17 March 2012
It’s gotten really hot again and hasn’t rained in a while. After it rained a few times a couple of weeks ago, people started planting their maize. All the land around my house is for maize. People come from other villages as day laborers to help; mostly women but a few men. The fields were tilled by tractor; a few people own tractors and the rest pay them to plow. The rest is done by hand. They measure out the rows, drop the seed by hand, and cover it with dirt with their feet as they go along. It’s hot, slow work, but when they get on the dala dala to go home in the afternoon, they’re really a good-natured bunch. I’m looking forward to seeing how different the landscape is.
I’ve hit a wall food-wise. I’m getting mighty tired of the same food over and over. But there’s really not a huge variety at the market, and between budget constraints and lack of refridgeration, I’m really very limited as far as supermarket food goes. I went to Aleem’s, the ex-pat focused supermarket yesterday and the only things I could figure out to buy were a jar of olives and a small bottle of olive oil. I did then have a good little salad with a lovely sesame roll from the bread shop, but still. I don’t know what to do. Stop complaining? Or is there actually something I can do?
20 Feb 2012
Epic rainstorm today! Lately, there has been more and more very localized rain in the area. But this was the first really significant rain, and significant it was! It poured. There was thunder. There was wind. It was a good soaking rain, and you could just feel the plants’ gratitude as the dry season starts to wane. And for me, the best thing was that the wind, which usually just blows hot hair at you, was quite chilly! Huge temperature drop – it was wonderful. Walking to town after that, the path that crosses the gully near here was washed away, and it will be interesting to see how the rainy season affects mobility. With so few paved roads, and such poor quality dirt ones, I imagine there are many people who are just rained in during the rainy season.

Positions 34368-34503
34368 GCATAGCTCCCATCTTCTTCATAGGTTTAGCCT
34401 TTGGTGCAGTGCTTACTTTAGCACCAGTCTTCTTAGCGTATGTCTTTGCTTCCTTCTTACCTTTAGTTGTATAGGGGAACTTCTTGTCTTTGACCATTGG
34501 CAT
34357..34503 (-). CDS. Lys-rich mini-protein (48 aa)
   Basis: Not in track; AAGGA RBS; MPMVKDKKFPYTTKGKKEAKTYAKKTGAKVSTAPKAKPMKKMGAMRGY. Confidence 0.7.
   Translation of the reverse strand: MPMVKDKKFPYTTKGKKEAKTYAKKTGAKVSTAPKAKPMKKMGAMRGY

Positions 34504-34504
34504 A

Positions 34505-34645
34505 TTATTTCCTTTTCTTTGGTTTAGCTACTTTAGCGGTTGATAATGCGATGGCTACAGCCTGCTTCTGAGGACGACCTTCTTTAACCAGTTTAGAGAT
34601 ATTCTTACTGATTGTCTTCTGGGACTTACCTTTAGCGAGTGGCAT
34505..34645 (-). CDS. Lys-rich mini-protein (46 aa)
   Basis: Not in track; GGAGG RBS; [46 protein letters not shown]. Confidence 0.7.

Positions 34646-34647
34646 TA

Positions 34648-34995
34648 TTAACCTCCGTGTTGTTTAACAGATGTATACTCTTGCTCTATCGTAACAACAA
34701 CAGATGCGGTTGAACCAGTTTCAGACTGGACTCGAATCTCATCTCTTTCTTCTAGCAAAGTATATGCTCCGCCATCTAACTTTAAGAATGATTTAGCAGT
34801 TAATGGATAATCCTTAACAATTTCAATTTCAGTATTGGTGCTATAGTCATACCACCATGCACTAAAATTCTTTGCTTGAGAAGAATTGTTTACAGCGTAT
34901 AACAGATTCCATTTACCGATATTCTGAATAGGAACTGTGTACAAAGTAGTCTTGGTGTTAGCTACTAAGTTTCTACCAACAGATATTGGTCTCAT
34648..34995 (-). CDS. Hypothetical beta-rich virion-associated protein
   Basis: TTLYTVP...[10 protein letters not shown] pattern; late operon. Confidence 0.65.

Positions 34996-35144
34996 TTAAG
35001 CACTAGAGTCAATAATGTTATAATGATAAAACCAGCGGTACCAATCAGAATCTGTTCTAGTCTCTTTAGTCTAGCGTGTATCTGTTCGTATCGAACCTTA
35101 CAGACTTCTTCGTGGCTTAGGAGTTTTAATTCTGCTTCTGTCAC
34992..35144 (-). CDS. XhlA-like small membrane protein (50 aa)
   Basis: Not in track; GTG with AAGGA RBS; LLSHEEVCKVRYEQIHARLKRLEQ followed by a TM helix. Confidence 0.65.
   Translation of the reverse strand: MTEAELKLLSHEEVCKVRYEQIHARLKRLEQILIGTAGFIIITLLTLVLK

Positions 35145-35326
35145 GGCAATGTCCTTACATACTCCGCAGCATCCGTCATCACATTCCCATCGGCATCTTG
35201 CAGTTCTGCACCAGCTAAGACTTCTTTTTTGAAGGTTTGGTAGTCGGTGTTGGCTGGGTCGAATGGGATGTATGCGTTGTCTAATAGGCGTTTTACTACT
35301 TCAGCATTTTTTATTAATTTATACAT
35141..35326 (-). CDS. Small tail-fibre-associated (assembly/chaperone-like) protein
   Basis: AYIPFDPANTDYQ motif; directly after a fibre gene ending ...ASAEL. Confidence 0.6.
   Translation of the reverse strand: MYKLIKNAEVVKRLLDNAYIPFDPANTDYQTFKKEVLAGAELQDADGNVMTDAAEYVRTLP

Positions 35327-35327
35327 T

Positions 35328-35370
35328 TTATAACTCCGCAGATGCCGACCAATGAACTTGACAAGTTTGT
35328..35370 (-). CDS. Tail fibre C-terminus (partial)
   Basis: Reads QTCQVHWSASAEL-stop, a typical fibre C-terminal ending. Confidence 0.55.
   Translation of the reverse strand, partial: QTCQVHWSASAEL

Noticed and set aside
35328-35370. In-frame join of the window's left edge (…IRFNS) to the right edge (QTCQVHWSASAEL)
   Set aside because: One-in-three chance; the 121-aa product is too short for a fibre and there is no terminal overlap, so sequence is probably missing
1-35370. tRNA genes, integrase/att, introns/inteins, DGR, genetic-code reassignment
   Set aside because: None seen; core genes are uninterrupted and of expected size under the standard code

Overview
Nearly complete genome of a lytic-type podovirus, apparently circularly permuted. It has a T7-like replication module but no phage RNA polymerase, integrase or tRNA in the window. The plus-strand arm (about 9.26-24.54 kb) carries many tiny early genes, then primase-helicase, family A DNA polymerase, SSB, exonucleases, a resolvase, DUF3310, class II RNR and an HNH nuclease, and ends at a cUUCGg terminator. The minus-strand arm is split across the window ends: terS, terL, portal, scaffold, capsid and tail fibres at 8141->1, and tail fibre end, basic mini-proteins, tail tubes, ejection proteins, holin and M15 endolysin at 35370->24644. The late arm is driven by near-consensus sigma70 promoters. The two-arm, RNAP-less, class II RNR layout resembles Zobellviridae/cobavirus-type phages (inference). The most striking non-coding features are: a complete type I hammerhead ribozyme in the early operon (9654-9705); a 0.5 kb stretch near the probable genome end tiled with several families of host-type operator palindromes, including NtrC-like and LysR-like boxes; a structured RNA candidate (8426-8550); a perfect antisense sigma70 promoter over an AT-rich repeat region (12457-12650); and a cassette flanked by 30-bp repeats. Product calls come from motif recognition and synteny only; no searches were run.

On the way home from town, I saw something that just made my day. There was a bus parked off the road that had a big wrap-around ‘ARSENAL’ (the English soccer team, you non-Brits). It started at the back and wrapped around to the side. I could only see the back, though, and knew it said ‘Arsenal’ from the color and style, but because only the back was facing the road, and the word disappeared around the side, the only part that was visible was ‘ARSE’. Top Gear style!! It was all I could do to now burst out laughing like a crazy person on the daladala.
6 February 2012
It’s a full moon tonight and wow! It’s like having a giant lamp in the sky – it’s so bright. You can easily walk around outside without a flashlight.
I went into town first thing (ish) today, being out of breakfast food. I went to a restaurant and had a chapati and an andazi and tea, which is spiced and made with milk. Very yummy. Then I went to check out Abbas Ally’s Hot Bread Shop and Aleem’s grocery, both ex-pat haunts. The Bread Shop was indeed a bread shop, and had all sorts of good looking bread for what seem to me like very reasonable prices. They also have cakes (actual American-style cakes) and some other various pastries like buns, cookies, etc. Good place. I bought a flatbread with cheese and onion. I’ll eat it tomorrow with beans…mmm. Aleem’s was also interesting. Caters to ex-pats and has all sorts of things, like Betty Crocker cake mix and Old El Paso salsa! Of course this imported food is more expensive than local food, as I’ve said, and also I just feel weird eating it. Only African food seems right these days, like I’ve made the switch and can’t go back or mix it up. Well, except for those cookies I got in Arusha, wow, I want to go back just to get more. But they were at least made there. And oatmeal. Good ol’ Quakers. A latte (which, along with the tea, sated my craving for calcium for now) and lunch, then home.